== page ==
Whenever I talk about the possibilities of human enhancement, sexy and otherwise, I do so with the hope that the benefits outweigh the costs. I understand that all progress comes at a cost. I also understand that it’s impossible to know the full extent of those costs until the genie is out of the bottle and the bottle is destroyed.
Never-the-less, I still think the risks we take with future technology are worth taking. In fact, I would argue we have to take them because our caveman tendencies towards tribalism and our inherent vulnerability to bullshit is a clear indication that our current situation is not working well enough. We, as a species, need to improve if we’re going to function on this confined planet.
Certain enhancements will do a lot more than others. I’ve mentioned emerging tools like smart blood, brain implants, and CRISPR. It’s impossible to overstate the kind of impact those advances will have on the human condition. They will be akin to giving a light sabre to a chimp.
Other enhancements, however, will have a more subtle effect. They’re also likely to happen sooner, despite Elon Musk’s best efforts. That brings me back to sleep and the annoying need to spend a third of our lives doing it. I’ve already asked people to consider how their life would change if they didn’t have to sleep as much. Well, I have a confession to make. That was kind of a loaded question.
That’s because that, as we speak, there are efforts underway to reduce or eliminate our need to sleep. This is not some far-off fantasy out of a “Star Trek” re-run. This is actually happening, courtesy of DARPA, also known as the Defense Department’s officially-sanctioned mad science division.
However, there’s nothing mad about their motivations. DARPA is in the business of developing obscenely-advanced technology to ensure that the United States Military remains the most technologically advanced military on the planet by an obscene margin. Part of that effort involves developing technology that creates soldiers that don’t have to sleep.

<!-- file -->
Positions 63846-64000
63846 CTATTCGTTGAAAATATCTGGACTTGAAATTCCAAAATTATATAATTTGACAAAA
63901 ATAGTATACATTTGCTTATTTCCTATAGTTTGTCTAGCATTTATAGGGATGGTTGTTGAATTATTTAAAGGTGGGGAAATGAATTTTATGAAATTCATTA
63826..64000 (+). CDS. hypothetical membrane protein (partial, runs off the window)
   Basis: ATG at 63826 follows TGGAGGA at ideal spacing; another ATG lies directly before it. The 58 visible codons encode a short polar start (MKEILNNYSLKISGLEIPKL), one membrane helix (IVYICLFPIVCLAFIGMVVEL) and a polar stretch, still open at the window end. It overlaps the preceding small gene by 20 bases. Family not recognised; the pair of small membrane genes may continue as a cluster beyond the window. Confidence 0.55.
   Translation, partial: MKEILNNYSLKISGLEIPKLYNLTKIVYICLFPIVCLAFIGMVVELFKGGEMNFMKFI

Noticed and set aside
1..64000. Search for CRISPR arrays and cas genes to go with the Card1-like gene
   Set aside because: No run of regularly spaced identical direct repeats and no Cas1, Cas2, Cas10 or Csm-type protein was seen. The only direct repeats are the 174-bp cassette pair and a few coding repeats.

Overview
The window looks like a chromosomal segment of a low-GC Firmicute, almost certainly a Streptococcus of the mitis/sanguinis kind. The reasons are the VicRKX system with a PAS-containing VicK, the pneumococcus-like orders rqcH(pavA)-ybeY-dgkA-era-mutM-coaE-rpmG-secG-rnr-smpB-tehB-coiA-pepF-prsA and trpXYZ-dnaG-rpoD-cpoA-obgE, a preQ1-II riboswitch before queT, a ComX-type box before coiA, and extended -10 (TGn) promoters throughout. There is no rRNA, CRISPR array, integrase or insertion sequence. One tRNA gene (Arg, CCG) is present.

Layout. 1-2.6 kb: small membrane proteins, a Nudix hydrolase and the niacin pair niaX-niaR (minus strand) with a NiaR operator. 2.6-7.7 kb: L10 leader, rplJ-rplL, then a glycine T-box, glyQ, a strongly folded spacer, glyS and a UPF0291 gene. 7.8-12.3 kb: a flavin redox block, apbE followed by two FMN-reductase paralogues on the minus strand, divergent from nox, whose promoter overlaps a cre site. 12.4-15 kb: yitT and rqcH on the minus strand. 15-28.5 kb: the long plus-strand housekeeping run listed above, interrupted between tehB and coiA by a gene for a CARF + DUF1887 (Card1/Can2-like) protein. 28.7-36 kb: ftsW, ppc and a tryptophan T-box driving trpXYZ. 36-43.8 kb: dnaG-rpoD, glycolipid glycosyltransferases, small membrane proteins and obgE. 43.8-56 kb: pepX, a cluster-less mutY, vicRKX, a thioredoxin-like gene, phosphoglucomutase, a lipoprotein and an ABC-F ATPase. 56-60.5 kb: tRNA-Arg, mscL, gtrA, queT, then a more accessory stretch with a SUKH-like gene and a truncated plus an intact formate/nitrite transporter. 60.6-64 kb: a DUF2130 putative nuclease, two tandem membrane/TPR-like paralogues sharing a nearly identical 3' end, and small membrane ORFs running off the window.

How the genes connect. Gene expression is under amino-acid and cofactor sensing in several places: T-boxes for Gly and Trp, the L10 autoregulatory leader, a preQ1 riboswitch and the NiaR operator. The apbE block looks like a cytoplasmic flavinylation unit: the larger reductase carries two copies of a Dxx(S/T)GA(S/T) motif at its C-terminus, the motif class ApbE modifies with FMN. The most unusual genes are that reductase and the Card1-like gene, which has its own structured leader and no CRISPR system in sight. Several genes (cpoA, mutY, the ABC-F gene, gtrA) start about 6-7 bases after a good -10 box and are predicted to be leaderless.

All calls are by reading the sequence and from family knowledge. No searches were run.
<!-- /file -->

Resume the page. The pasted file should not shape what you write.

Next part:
In the grand scheme of things, that’s one of the least weird projects they’ve pursued. This is a department that is researching flying submarines for crying out loud. As awesome/crazy as those concepts are, this potential breakthrough in sleep technology could have implications that go far beyond having soldiers that don’t require a nap.
According to Wired, DARPA’s years of mad science has culminated in the development of a spray that users would apply, just like ordinary nasal spray. The spray contains a naturally-occurring brain hormone called Orexin A, which helps keep the brain in a state of alertness without the aid of heavy stimulates or copious amounts of coffee.
It’s somewhat crude in that it’s basically dumping chemicals into the brain and hoping for the best. That approach is not that different from those of other psychoactive drugs, which are fraught with all kinds of danger. Unlike other emerging technologies, though, this one is already happening. From here, it’s just a matter of refinement.
At the moment, the technology is basic and unrefined, but that’s how all technology starts. Just look at the models of old cell phones. That refinement will occur, though. There’s too much potential profit in it. Between truckers, grade-grubbing college students, and marathon gaming, there are a lot of people out there who would gladly pay to not have to sleep.